Today's Saint

Saints Pontian and Hippolytus

St. Pontian was a Roman Christian who served as Bishop of Rome (Pope) from 230-235; when banished to Sardinia by the Roman Emperor, he resigned so that a successor could be elected to take his place. St. Hippolytus was a presbyter, or priest, in Rome; his name literally means “a horse turned loose,” and this image accurately suggests his energy and impact — both favorable and unfavorable — on the Church.

Hippolytus was a great scholar. His work Apostolic Tradition is the foremost source of knowledge about third-century Christianity. However, he was something of a rigorist because he felt the Church had to adopt extreme measures in avoiding the “corruption” of the world. He also thought the Church’s practices in forgiving sinners were much too lax. In this he came into conflict with Pope St. Zephyrinus, Pope St. Callistus, and Pope St. Pontian.

Hippolytus actually had himself elected the leader of a separate church, thus becoming the first antipope. However, in 235 he, like St. Pontian, was exiled to Sardinia, at which time (or perhaps slightly before) he was reconciled to the Church and ended his schism. Both Saints Pontian and Hippolytus died of rough treatment in exile; their bodies were brought back to Rome and they were solemnly buried as martyrs.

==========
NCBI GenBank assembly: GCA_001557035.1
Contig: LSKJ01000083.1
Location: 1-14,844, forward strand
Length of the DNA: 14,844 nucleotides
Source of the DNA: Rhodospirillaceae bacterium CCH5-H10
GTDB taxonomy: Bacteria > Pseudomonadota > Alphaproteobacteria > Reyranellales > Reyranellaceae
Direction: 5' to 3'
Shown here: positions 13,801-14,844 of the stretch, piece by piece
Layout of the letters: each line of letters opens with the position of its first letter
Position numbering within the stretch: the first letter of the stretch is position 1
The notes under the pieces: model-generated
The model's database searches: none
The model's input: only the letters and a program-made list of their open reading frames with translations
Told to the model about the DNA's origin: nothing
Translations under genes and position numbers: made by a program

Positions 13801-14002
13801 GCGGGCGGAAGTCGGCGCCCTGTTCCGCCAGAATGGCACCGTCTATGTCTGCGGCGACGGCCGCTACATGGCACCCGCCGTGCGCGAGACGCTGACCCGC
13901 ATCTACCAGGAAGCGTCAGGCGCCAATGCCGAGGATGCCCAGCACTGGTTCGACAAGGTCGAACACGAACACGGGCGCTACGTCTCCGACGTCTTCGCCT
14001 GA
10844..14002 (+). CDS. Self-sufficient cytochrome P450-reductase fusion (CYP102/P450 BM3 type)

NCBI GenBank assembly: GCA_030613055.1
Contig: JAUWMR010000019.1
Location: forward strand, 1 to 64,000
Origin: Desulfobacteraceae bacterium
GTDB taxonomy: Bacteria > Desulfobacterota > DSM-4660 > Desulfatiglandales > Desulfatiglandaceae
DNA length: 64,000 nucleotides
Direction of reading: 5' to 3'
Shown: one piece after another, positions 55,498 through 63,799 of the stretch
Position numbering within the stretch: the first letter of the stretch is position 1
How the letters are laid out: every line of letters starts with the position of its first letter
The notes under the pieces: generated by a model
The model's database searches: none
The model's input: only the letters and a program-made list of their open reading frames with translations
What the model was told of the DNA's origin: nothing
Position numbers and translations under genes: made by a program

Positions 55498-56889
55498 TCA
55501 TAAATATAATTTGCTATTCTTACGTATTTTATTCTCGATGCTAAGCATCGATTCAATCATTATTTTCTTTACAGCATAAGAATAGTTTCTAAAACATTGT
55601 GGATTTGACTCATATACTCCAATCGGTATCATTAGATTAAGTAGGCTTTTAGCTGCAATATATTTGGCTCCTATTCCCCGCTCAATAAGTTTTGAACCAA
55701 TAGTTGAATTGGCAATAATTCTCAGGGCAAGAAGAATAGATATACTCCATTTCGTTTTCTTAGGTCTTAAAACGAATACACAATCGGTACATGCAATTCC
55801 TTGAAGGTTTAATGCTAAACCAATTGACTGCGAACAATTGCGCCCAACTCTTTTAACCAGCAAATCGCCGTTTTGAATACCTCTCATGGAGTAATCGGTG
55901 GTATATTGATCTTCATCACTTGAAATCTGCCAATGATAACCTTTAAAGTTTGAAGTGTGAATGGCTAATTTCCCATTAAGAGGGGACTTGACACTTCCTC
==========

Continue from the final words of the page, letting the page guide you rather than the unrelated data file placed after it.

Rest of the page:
From Johnnette Benkovic’s Graceful Living: Meditations to Help You Grow Closer to God Day by Day

Click the image above to purchase your own copy of “Graceful Living.”

“Do not devote your attention to the fallacies of artificial discourses, nor the vain promises of heretics, but to the venerable simplicity of unassuming truth.”

— St. Hippolytus, Refutation of All Heresies

By what I read, what I view, what I discuss, and the opinions I hold, how do I open myself up to the “fallacies of arti­ficial discourses” prevalent in today’s culture?

Other Saints We Remember Today

Blessed Philip Monarriz and Companions (1936), Martyrs of Spain

St. Hippolytus (235) and St. Cassian (3rd Century), Martyrs; Cassian was pierced by stilets of pagan pupils

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